BIOLINGUISTICS

The journal BIOLINGUISTICS explores the biological foundations of language and appeals to linguists, philosophers, psychologists, biologists, neuroscientists, cognitive scientists, and researchers in related fields.

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Announcements

 

Notice: BIOLINGUISTICS vol. 10 (2016) completed!

 
As the year comes to an end, so does the completion of another volume. The Editor just posted the end-of-year Notice, thanking all reviewers and others who were part of this enterprise. It also contains interesting announcements for ongoing projects.  
Posted: 2016-12-30 More...
 

New brief by Samuel David Epstein

 
The latest piece published in BIOLINGUISTICS is a brief by Samuel David Epstein (2016), ‘Why Nurture Is Natural Too’ (BIOLINGUISTICS 10, 197–201) and it's ready for download NOW.  
Posted: 2016-12-30
 

New article by Koji Hoshi & Kyoko Miyazato

 
The latest piece published in BIOLINGUISTICS is an article by Koji Hoshi & Kyoko Miyazato (2016), 'Architecture of Human Language from the Perspective of a Case of Childhood Aphasia — Landau–Kleffner Syndrome' (BIOLINGUISTICS 10, 136–196) and it's ready for download NOW.  
Posted: 2016-12-21 More...
 

New article by Michael Levot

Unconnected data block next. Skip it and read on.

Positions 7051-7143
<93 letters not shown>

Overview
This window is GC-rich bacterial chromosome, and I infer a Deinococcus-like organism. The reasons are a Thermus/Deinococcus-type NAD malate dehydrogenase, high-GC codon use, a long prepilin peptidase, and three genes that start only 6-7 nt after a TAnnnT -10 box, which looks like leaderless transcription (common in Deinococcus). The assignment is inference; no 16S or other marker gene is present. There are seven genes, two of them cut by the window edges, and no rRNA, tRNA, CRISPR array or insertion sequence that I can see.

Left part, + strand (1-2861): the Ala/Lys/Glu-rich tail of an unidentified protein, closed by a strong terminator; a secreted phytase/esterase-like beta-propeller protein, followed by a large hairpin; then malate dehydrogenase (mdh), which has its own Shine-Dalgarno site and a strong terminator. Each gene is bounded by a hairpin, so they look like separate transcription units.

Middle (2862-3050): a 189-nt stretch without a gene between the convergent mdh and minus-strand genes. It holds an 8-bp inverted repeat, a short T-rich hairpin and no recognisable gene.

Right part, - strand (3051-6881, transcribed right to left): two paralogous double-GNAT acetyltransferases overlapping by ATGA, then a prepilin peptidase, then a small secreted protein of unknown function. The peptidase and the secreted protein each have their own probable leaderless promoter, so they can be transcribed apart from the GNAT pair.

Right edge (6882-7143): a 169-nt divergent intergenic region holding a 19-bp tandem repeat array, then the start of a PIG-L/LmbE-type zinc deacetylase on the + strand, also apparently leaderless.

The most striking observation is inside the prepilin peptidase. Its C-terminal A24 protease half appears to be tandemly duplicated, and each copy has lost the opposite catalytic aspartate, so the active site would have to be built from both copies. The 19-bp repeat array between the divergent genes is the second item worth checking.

The latest piece published in BIOLINGUISTICS is an article by Michael R. Levot (2016), 'Optimality and Plausibility in Language Design' (BIOLINGUISTICS 10, 107–135) and it's ready for download NOW.  
Posted: 2016-12-14 More...
 

Call for papers: Special Issue celebrating Biological Foundations of Language

 
Eric Lenneberg’s book Biological Foundations of Language constitutes one of the founding documents of the field. This by now classic book was first published in 1967, meaning that next year will mark the 50th anniversary of its publication. In order to highlight the importance of this book as well as the lasting influence of Lenneberg’s work, Biolinguistics will be publishing a special issue that seeks to provide a fresh look at this true classic. We believe that this anniversary provides an excellent opportunity for inviting researchers to reread Biological Foundations of Language and thus revisit Lenneberg’s ideas contained therein, as well as his body of thought in general. Generally speaking, researchers are encouraged to (re-)explore this classical book from a contemporary as well as historical point of view. We are especially interested in contributions of experts who are willing to revisit a particular part of Biological foundations of language that is relevant to their speciality.  
Posted: 2016-12-12 More...
 
More Announcements...

Vol 10 (2016)


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